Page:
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A look at Castlebar in the 1840s

Castlebar is a bustling market town and the historical head of a parish, union, and parliamentary borough situated in Carra, County Mayo, in the province of Connaught. Positioned 44 miles southwest from Sligo and roughly 125 miles west-northwest from Dublin, it is home to 10,464 residents, with over half residing in the town itself.

This town traces its roots and significance back to Sir John Bingham, an ancestor of its current proprietor, who initiated the town’s growth by securing a grant for a market and fair in 1609. In 1613, King James I. bestowed upon Castlebar a charter of incorporation, effectively establishing a governance system comprised of a portreeve, fifteen free burgesses, and a commonalty. They even had a Monday court for settling debts under five marks. Furthermore, the portreeve and free burgesses got the right to send two members to the Irish parliament, and the town was granted a second annual fair in 1620.

Castlebar had a turbulent year in 1798 when French forces, led by General Humbert, arrived at Kilcummin Bay in late August. They seized control of Castlebar, despite opposition from General Hutchinson and Lieut.-General Lake, and held it for a few days before retreating ahead of the approaching army of Marquess Cornwallis.

Castlebar town is divided into two roughly equal parts by the Castlebar river, which originates from nearby Lough Lanach. The town, which features a main street nearly a mile long and several offshoot lanes, has 831 homes, with some of the finest built around a lovely town green. The town also includes a recently built barracks, accommodating both artillery and infantry.

Despite a decline in the once-thriving linen industry, the town continues to trade in linen and linen-yarn. It also houses a tobacco and snuff factory, a soap and candle factory, a brewery, and a tannery. Market day is Saturday, and fairs are held four times a year. The town also hosts a branch of the National Bank and operates within the Foxford excise district.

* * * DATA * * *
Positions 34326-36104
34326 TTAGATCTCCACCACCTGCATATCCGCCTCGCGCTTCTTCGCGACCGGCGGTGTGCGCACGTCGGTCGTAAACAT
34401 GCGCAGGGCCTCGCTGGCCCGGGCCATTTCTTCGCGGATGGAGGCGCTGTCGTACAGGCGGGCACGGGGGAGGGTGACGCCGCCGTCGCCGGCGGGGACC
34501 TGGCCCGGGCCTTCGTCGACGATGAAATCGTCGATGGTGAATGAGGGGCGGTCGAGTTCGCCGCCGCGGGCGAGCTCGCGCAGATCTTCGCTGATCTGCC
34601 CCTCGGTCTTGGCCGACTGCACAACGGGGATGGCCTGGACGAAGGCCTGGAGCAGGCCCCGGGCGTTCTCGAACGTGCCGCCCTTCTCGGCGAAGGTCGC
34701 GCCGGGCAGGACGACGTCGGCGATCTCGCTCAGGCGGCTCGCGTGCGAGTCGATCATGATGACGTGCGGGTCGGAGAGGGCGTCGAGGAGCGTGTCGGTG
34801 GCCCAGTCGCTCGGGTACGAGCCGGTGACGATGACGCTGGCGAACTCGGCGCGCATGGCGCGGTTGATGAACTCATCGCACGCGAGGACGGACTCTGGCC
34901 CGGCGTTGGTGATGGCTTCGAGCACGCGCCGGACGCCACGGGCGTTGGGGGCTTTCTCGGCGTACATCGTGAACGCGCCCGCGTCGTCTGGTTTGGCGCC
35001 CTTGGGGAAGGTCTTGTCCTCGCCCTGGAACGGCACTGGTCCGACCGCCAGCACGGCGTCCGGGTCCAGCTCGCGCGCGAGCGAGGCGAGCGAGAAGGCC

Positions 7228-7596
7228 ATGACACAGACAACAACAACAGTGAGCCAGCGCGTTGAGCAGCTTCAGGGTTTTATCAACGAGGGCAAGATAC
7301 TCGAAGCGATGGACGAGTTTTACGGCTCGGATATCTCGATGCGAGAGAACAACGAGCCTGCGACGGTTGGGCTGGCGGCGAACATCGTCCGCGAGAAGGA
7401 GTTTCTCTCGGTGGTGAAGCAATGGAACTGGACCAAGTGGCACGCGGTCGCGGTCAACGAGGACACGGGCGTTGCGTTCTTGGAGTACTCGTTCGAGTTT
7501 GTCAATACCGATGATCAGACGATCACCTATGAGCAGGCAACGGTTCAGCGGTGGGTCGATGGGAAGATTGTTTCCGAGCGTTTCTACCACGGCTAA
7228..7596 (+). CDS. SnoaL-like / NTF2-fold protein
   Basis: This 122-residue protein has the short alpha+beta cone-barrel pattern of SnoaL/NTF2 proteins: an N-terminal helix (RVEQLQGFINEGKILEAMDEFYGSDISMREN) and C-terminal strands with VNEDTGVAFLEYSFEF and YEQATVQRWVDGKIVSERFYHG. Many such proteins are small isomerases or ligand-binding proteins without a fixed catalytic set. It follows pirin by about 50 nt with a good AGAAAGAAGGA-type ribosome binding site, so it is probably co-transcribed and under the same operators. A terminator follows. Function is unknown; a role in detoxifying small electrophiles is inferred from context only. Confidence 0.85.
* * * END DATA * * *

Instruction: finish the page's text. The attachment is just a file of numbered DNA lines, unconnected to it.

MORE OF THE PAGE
The town, after the Union, lost its right to elect parliamentary representatives, with Richard, Earl of Lucan, compensated with £15,000. The local government functioned sporadically until 1824, after which it became virtually inactive, resulting in the discontinuation of the court of record.

Castlebar also features an extensive courthouse and a newly built county jail, designed in a radiating pattern with the governor’s house in the center. This jail, designed for classification, holds 140 cells, workrooms, and airing-yards, one of which houses a treadmill for water-raising.

The surrounding parish of Castlebar, also known as Aglish, spans 14,794 acres, including about 1400 acres of bog and waste, and the rest being arable and pasture lands. The local scenery is beautifully varied, offering panoramic views of the surrounding mountains.

The town’s people primarily engage in farming and quarrying high-quality limestone for building purposes. Lord Lucan once operated a manorial court in Castlebar, but it has been inactive for several years.

Castlebar is home to a beautiful church built in the later English style, serving as a hub for the local Christian community. The town also has a Roman Catholic district that includes Ballyhane and Breafy, with two chapels located in Castlebar and Ballyhane. There is also a place of worship for Wesleyan Methodists.

The town features a large county infirmary and two dispensaries serving both the town and the larger barony of Carra. The union workhouse, completed in 1841, can accommodate 600 paupers. Notably, the Earl of Lucan, who lives in the romantically situated Castlebar House, holds the secondary title of Baron Lucan of Castlebar.

Adapted from: Lewis – A Topographical Dictionary of Ireland
Photo from: The Lawrence Collection

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